You’re a rapist if you screw your sleeping or sozzled wife in the land of the kilt

April 26, 2019

 

Rape is a vile and sordid crime, and the details more sordid still (if you feel squeamish don’t read further). But this hasn’t stopped well-meaning progressives in Scotland, in their desperate quest for politically-correct feminist orthodoxy, from making fools of themselves and – courtesy of a decision of the Scottish Appeal Court produced last year but only reported a few days ago – rapists of a sizeable proportion of Scotsmen.

 

Let me explain. In 2009 the oh-so-woke SNP Scottish government decided on an up-to-date definition of rape, free from the encrusted detritus of the patriarchy. Having done this, they put it into the Sexual Offences (Scotland) Act 2009. It can best be summed up as “if in doubt it’s rape.” 

 

Putting matters as delicately as possible, the new law says rape is penetration, so long as it continues, to which there is no free consent or reasonable belief on free consent. It then says that as a matter of law consent cannot be given by a person who is drunk, incapable or asleep, and can be withdrawn at any time; and that consent to one act does not mean consent to anything else.

 

The problem is not difficult to spot. Imagine a long-standing and loving couple in bed: as often happens, she wakes up in the middle of the night with him (again putting matters delicately) inside her, and thereafter both take pleasure in the whole event.

If you want to have sex with your wife you must always thoroughly wake her up first.

This, or something like it, was the background to the Scottish appeal in question. But there was one change: she later made a complaint of rape. And from then on things moved inexorably. He was charged and hauled up before the High Court. He gave his story about his partner’s and his normal practices, and said that because of this she must have implicitly consented before drifting off to sleep.

 

The judge, however, disagreed, as did the Appeal Court. Consent as a matter of law had to be absolutely contemporaneous; when asleep she couldn’t consent, and prior consent, even if established, was irrelevant, and could not be put in evidence. He was ipso facto a rapist.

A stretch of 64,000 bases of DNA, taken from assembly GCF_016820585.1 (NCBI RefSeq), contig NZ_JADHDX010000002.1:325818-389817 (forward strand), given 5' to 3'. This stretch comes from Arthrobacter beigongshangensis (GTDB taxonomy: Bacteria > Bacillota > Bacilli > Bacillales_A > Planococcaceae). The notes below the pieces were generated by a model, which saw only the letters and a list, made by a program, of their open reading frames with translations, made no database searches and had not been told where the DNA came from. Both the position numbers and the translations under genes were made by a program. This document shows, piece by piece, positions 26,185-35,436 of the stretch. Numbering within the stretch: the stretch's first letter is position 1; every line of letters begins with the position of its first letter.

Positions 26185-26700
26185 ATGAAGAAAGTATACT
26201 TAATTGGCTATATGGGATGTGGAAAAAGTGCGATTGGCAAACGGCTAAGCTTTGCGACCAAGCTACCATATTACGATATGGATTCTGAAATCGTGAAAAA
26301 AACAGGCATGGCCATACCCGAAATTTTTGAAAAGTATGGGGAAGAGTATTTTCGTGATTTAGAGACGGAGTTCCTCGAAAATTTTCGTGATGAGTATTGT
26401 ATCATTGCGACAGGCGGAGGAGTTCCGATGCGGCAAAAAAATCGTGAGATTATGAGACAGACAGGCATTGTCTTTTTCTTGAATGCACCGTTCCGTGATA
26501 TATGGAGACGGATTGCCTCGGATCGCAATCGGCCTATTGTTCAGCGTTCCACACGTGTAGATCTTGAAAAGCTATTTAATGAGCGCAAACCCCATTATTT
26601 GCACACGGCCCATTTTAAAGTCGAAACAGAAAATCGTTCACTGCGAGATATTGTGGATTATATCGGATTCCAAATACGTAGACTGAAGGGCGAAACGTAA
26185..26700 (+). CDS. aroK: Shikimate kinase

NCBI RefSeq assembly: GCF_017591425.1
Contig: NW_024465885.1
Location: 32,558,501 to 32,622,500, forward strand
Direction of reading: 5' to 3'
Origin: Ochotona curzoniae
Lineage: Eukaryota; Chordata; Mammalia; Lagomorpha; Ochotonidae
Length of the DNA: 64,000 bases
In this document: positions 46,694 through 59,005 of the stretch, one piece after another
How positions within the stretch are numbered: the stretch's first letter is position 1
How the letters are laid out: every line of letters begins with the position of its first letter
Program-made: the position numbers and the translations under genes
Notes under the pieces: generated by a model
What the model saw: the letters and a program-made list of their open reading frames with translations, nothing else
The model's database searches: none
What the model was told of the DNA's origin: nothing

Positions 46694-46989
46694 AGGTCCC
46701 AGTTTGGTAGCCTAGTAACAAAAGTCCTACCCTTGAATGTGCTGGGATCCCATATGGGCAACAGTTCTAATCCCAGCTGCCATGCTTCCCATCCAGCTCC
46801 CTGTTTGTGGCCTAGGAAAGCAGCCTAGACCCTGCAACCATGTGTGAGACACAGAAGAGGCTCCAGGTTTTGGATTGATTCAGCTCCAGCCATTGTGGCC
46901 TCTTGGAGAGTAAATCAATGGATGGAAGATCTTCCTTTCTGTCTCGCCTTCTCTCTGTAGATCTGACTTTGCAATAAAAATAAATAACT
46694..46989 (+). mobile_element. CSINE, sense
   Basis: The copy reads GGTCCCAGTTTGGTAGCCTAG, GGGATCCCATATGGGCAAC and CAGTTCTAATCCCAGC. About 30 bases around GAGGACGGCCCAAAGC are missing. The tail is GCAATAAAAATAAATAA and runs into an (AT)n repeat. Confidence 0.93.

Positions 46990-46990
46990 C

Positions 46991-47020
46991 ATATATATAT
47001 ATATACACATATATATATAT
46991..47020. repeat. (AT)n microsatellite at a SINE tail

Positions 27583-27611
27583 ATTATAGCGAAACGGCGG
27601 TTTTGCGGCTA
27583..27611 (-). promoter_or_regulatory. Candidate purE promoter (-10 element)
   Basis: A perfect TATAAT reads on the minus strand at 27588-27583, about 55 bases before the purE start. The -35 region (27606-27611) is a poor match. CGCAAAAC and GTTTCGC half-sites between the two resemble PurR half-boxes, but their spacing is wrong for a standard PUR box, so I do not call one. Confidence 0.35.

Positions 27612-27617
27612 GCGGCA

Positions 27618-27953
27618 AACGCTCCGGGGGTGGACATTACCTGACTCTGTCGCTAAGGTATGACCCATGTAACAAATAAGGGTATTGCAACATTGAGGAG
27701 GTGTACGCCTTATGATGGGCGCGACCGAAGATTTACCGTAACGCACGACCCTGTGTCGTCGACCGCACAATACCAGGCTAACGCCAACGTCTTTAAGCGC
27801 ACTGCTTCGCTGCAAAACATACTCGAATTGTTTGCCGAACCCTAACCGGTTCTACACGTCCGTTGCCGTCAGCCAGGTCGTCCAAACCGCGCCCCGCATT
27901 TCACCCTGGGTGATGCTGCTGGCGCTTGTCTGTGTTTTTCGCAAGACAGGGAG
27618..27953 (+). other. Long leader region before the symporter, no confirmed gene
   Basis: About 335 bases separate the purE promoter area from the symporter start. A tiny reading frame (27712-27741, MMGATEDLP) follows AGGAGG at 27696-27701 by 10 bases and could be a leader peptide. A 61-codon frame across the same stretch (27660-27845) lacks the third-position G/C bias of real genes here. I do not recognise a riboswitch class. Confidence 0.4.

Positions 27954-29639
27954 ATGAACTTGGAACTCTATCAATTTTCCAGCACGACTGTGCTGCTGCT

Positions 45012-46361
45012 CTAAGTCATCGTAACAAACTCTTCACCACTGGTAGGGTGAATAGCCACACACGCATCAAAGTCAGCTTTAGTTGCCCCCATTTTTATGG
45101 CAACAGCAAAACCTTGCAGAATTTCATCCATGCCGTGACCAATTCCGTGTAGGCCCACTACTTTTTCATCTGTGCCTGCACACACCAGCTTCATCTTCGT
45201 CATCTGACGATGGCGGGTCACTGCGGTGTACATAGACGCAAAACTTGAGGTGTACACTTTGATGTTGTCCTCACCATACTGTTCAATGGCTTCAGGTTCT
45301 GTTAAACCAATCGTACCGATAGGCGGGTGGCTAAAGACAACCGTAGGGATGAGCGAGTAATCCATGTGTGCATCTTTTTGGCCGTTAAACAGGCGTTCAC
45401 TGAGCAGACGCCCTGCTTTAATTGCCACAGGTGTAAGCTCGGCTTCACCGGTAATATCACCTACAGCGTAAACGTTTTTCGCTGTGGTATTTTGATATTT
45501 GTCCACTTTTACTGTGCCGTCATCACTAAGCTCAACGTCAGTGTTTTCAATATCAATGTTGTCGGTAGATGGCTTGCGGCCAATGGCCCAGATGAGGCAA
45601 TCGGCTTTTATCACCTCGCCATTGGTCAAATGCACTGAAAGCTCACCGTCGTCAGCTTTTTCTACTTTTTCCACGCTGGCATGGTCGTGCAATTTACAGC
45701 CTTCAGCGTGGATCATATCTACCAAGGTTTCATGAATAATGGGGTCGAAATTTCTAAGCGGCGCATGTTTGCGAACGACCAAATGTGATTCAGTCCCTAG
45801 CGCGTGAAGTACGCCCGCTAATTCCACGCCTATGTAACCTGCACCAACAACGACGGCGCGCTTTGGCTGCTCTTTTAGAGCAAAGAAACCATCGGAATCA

It’s difficult to know where to start. For one thing, this decision licenses the law in Scotland to poke its nose into what one might reasonably think were the entirely unobjectionable bedroom practices of a fair number of people up and down North Britain.

 

It’s saying, in its bossy Celtic way, “If you want to have sex with your wife you must always thoroughly wake her up first: that’s the only practice we recognise, and if you do anything else we can have you banged up in Barlinnie for a good many years.” Indeed, it goes further.

 

 

Logically it means that if a couple happily make a habit of drunken intimacy every Saturday night after an evening’s clubbing, this too must stop. She can’t consent because she is tiddly, and he therefore becomes a weekly rapist. Put bluntly, any form of drunken sex, however intimate or long-standing the relationship, is now apparently illegal. Both have to wait in abstinence until they have sobered up, courtesy of the Caledonian Taliban, or they’ll be seeing a visit from the rape police. The Wee Frees at their most intrusive had nothing on this.

 

But it is not only that. The possibilities it opens up for blackmail by a jilted or dissatisfied partner are frightening: however much both parties may have previously enjoyed somnolent or drunken sex, she can now put entirely unfair pressure on him and say that if he doesn’t do as she wants she will make a rape complaint, with all the official sympathy and credulousness of the feminist movement behind her, and correspondingly painful consequences for him.

 

The Appeal Court doesn’t come out of this well: with engaging complacency it simply says that, if the law is too wide, that’s tough: but surely prosecutors can be trusted, and if serious problems arise the law might perhaps be changed. Put another way, the fate of many a man charged with one of the nastiest offences in the criminal law, likely to land him in the nonce’s wing in the nick, must now lie in the hands, not of a jury, who cannot be told that his partner has said she’s happy to have sex in her sleep, but of the kindness of prosecutors. I’m sure future panels (the Scots word for criminal defendants) will be very grateful.

 

But the other body that comes discreditably out of this is the new-style Scottish establishment. It’s not as if it wasn’t warned in 2009. The Scottish Law Commission, which prepared the legislation, saw the problem just described, and provided specifically for prior consent to be admissible in evidence. The Law Society of Scotland saw the problem, and recommended keeping prior consent. The Professor of Criminal Law at the University of Edinburgh saw the problem and recommended keeping prior consent.

She can’t consent because she is tiddly, and he therefore becomes a weekly rapist.

But the Cabinet Secretary for Justice, PC and highly left-wing SNP lawyer Kenny McAskill, was having none of it. He preferred to ignore the warnings, take the fashionable feminist line, later encapsulated in #MeToo and its baggage, and introduce the provision we now have.

 

The ever-compliant Scottish Parliament obediently did as it was told and passed it. The politicians then presumably went back to comfortable homes in middle-class Morningside or patrician Pollokshields to congratulate themselves over high tea on a job well done. And the rest, as you might say, is the woke history of an unhappily woke nation.

 

(Andrew Tettenborn is a professor of commercial law at a well-known UK university, who also teaches in Europe and elsewhere. In the 2001 General Election he stood as UKIP’s candidate in Bath)

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